• Setting expectations: The best way to stop people complaining is not to give them a reason. Start with setting the correct expectations at the point of sign-up. Offering a preference centre is also a good option, and a great way to ensure you are acquiring subscribers primed for engagement is to include it on the sign-up form like ASOS does below.

Unknown Users
As the name suggests, these are email addresses within your database that do not exist at the mailbox provider. When emailing unknown users, the mailbox provider will respond with a 5xx bounce code, which will negatively impact your Sender Score. Those with a top-tier Sender Score of 91+ will on average have an unknown user rate of only 0.9 percent. To keep unknown users off your list, try the following.

  • Real-time list validation: Stopping unknown users is best done at the source. Validating the email addresses at the point of acquisition, by using a service like BriteVerify, will ensure you are using a good-quality list. Groupon uses email validation on their sign-up form to try and avoid commonly misspelled email addresses entering the database.


  • Bounce Management: On the other hand, if you see an indication that unknown users within your database are already an issue, you should ensure that effective bounce management processing is in place. Processing and removing all hard bounces at the first incident and removing all soft bounces on a three-strike rule is the industry’s best practice here.

Spam Traps
A mailbox provider’s job is to stop bad emails from bad senders from reaching their valuable customer’s inboxes. One mechanism by which they do this is through the operation of spam traps, which come in two varieties; recycled and pristine. The former are mailboxes that used to be in full operation for a consumer, but activity has lapsed, and the mailbox provider has turned them into a spam trap. Pristine traps are mailboxes created for the specific use of catching poor senders; they should never receive any emails.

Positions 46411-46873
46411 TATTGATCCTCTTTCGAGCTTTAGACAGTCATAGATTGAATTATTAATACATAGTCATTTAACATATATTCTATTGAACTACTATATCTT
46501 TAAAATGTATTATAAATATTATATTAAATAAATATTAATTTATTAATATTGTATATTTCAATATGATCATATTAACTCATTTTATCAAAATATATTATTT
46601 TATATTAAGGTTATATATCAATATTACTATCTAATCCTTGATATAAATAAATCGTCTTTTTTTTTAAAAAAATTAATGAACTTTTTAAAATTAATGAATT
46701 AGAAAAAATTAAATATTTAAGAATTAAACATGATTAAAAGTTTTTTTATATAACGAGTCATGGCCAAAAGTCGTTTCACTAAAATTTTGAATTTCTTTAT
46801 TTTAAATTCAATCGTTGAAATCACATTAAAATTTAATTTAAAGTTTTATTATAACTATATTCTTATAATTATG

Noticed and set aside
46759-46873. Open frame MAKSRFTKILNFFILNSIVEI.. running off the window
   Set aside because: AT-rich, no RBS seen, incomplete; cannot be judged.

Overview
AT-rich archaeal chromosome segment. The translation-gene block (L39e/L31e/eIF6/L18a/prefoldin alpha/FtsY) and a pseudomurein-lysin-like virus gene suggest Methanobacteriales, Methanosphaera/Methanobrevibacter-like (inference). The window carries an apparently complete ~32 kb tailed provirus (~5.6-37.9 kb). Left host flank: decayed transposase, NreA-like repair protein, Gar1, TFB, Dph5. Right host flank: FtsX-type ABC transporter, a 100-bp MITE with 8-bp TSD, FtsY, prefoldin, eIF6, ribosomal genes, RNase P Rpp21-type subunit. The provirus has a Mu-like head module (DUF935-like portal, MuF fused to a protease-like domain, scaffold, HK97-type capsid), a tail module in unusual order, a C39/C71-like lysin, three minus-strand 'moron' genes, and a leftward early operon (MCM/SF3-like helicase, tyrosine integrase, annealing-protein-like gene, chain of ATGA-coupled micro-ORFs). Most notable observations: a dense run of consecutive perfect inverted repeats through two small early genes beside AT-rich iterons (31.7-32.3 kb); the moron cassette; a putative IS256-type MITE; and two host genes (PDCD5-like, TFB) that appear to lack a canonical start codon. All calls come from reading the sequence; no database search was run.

Underlining the importance of list hygiene, senders that are consistently hitting traps have a very poor IP reputation and therefore poor deliverability. So, how do you ensure you are avoiding these traps?

  • List acquisition: This one is simple: do not purchase or rent email lists.
  • Confirmed or double opt-in: Using either of the above will give you the assurance that those email addresses added to your database are real consumers, who want to both receive and engage with your campaigns.

To wrap up, IP reputation remains a key driver for deliverability. Mailbox providers rely on reputation to decide whether to let emails through to their inbox or to filter them to the spam folder. The upshot of this is that Sender Score remains a critical tool for anybody running an email program in today’s world that relies on trust and reputation. Check your email reputation.

Want to learn more about how reputation impacts your email programs performance? Download the 2019 Sender Score Benchmark.